Viral sensations from TikTok have been reshaping the music landscape for some time.
For Chloe Adams, rather than traveling the country singing at weddings, she can now tap into the video-sharing platform’s new SoundOn music service.
The space offers unsigned artists a way to upload songs and metadata, get paid, and find distribution.
Prior to the launch of SoundOn last week, Chloe had already garnered over 1.2 million followers on TikTok.
Like so many hits, his song Dirty Thoughts quickly won over TikTok audiences first. It has since become popular on Spotify, with almost 10 million streams.
“I realized that building a big following on TikTok, or having my song go viral on TikTok, were some of the only ways up-and-coming artists were breaking through these days,” the 24-year-old said. years old, who lives in Leicester.
“Before coming out and playing my original music became my full-time job, I was part of a wedding band and performed at tons of weddings across the country.
“I was the lead vocalist and also played my acoustic guitar, which is where I would be right now if I had no way to get my original music online.”
Before SoundOn, artists behind viral tracks had to leave TikTok to find distribution options.
Now they can do it all in one place, using the app to stream their music to all other streaming platforms, including Resso, Apple Music, Spotify, Pandora, Deezer and Tencent’s Joox.
David Mogendorff, head of artist partnerships for TikTok in the UK, told the BBC: “It feels like every new artist emerging in the UK uses TikTok as a place to start showing people what it’s like. they can do and grow a fan base.”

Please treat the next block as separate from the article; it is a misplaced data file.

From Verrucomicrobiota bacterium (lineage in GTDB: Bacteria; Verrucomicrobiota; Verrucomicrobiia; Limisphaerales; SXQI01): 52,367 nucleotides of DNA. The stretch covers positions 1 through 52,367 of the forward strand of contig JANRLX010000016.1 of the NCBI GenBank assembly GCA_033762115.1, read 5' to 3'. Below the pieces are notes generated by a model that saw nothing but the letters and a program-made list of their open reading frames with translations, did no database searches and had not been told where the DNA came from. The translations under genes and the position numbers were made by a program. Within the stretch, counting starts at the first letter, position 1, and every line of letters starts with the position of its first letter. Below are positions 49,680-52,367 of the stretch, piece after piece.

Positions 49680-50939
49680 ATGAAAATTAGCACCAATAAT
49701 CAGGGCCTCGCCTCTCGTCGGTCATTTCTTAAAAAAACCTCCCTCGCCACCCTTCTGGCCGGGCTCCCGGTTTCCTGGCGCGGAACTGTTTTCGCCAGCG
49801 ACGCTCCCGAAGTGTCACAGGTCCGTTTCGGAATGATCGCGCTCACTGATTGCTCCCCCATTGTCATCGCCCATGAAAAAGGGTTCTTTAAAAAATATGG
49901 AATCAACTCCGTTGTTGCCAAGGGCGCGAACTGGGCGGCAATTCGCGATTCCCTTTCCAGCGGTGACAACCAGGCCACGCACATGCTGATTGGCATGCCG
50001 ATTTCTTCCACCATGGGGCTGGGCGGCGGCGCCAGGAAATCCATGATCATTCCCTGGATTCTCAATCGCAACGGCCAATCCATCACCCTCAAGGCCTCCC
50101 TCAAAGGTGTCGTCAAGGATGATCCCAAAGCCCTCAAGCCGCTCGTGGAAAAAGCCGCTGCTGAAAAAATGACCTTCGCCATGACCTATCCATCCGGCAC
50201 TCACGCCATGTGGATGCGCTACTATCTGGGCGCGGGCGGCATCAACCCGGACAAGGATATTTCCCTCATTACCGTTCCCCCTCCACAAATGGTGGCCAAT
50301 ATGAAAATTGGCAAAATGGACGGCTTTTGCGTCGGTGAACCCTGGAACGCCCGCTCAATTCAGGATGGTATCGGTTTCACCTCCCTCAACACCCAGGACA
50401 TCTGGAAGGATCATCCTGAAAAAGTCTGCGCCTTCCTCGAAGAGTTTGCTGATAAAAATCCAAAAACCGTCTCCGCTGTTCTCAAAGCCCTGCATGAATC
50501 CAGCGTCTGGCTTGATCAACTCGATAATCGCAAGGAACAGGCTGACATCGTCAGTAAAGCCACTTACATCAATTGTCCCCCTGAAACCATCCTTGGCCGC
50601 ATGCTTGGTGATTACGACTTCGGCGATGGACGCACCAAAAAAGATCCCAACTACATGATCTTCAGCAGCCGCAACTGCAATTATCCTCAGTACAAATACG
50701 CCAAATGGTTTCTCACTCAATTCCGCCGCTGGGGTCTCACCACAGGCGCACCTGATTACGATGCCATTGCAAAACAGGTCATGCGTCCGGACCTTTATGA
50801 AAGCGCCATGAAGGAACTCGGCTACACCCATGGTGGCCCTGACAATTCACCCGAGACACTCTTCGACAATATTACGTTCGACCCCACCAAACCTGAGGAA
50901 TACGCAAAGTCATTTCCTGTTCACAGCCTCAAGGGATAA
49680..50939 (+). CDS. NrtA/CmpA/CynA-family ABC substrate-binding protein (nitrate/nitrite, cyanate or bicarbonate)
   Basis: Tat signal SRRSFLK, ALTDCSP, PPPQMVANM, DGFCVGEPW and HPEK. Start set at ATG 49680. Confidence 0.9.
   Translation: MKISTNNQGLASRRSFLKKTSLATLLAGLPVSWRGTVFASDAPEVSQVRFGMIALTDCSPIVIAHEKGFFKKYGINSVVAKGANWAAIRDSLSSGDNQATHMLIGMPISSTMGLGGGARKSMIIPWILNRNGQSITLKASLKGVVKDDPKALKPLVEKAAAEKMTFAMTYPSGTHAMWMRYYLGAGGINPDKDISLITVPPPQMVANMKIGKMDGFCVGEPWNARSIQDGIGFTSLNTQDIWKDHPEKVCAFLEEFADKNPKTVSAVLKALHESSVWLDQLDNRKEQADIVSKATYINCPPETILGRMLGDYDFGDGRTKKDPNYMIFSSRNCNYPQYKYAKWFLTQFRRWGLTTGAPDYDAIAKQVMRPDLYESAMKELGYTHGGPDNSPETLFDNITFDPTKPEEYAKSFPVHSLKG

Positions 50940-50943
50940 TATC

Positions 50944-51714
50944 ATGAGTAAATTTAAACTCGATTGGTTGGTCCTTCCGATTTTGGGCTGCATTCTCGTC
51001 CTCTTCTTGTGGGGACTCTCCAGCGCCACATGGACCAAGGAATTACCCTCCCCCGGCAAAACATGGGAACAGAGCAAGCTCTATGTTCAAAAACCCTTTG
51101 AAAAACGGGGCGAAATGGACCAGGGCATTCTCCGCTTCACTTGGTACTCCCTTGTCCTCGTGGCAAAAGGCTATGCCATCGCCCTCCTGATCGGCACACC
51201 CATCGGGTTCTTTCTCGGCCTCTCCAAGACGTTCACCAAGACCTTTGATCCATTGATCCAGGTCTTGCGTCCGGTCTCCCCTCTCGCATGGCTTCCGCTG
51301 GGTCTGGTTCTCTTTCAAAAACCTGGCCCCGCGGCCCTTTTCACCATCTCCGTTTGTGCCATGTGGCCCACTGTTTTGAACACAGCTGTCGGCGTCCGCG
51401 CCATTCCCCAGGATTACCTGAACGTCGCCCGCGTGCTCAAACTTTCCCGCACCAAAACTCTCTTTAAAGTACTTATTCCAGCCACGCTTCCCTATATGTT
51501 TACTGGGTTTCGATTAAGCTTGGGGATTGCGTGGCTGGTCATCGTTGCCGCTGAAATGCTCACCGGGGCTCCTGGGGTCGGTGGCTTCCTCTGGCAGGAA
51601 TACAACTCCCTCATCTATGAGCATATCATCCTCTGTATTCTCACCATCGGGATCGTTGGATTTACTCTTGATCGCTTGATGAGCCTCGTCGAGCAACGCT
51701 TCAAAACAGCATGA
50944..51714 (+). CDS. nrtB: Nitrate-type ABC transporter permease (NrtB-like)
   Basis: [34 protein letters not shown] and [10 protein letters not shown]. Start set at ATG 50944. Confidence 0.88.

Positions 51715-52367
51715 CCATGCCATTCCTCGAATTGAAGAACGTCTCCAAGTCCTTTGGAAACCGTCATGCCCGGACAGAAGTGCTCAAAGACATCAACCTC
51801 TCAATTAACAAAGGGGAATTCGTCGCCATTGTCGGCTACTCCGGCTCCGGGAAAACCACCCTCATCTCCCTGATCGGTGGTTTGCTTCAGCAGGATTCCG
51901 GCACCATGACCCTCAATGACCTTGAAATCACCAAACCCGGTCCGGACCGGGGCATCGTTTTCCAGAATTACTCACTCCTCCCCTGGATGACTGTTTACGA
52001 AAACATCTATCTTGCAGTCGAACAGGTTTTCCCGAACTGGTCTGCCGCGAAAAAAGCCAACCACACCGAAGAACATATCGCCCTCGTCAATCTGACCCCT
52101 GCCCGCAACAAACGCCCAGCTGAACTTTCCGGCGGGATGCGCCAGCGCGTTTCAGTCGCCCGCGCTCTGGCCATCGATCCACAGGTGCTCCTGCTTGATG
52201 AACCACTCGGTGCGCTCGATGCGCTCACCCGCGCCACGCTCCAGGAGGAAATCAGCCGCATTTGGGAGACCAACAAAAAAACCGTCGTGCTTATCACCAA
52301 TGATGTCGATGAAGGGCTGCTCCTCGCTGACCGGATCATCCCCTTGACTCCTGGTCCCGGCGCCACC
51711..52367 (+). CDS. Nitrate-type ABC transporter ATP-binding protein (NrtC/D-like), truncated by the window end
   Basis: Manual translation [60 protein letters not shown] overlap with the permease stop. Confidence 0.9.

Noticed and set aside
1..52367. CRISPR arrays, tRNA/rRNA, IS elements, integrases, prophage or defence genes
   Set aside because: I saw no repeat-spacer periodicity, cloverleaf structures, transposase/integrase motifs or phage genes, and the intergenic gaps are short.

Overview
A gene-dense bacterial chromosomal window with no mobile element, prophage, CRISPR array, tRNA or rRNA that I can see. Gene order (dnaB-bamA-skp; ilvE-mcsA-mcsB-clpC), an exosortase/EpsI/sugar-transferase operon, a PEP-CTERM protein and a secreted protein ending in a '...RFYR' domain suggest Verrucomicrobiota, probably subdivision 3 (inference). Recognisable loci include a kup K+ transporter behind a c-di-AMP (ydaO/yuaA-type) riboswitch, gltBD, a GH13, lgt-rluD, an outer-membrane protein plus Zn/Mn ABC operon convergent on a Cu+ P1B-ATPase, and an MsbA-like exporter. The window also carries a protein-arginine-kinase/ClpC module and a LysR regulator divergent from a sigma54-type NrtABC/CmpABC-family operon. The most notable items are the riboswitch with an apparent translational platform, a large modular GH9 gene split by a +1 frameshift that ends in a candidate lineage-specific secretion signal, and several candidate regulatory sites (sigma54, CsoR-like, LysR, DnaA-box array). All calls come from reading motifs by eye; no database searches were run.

SoundOn pays 100% royalties to music creators the first year and 90% thereafter. So the idea is to empower new and unknown artists and allow their popularity to snowball. There are also no administrative costs.
Although artists have been posting music on platforms like YouTube for years, some newbie singers are struggling to make money – only videos that get a lot of views can profit from ads.
With SoundOn, artists have more artistic autonomy over what they release, but they also have more power when it comes to signing with a potential record label, which they might choose to do later. .
“We want to do something that’s really user-friendly for artists at this early stage in their career. Every penny counts and we wanted to give people a service that really works for them,” Mogendorff said.
The technology, which is owned by Chinese internet giant ByteDance, allows artists to choose the model that suits them and remain totally independent, but the bar is set high.
“We have a fairly strict moderation and editing service in place to make sure people upload songs that belong to them and that follow our community guidelines,” he added.
SoundOn has now fully launched in the US, UK, Brazil and Indonesia with not only Chloe, but Abby Roberts, Games We Play and Muni Long all signing up.
The ability for streaming services to receive music directly from SoundOn has been widely welcomed by the industry.
Nigel Harding, vice president of artist relations at Deezer, told the BBC: “Launching SoundOn is a completely logical move for TikTok.
“The platform has a massive reach and a very strong music community, which of course creates great appeal for up-and-coming artists.
“From Lil Nas X and Olivia Rodrigo to more emerging talents like PinkPantheress and Shygirl – TikTok and other social platforms are quickly becoming the default way to launch a music career.”
SoundOn will offer a range of artist support, including audience information and guidance in developing a dedicated artist team.
Beyond distribution, artists are concerned with getting their music to the right audience, which will always include traditional methods, like buying albums and merchandise or attending concerts.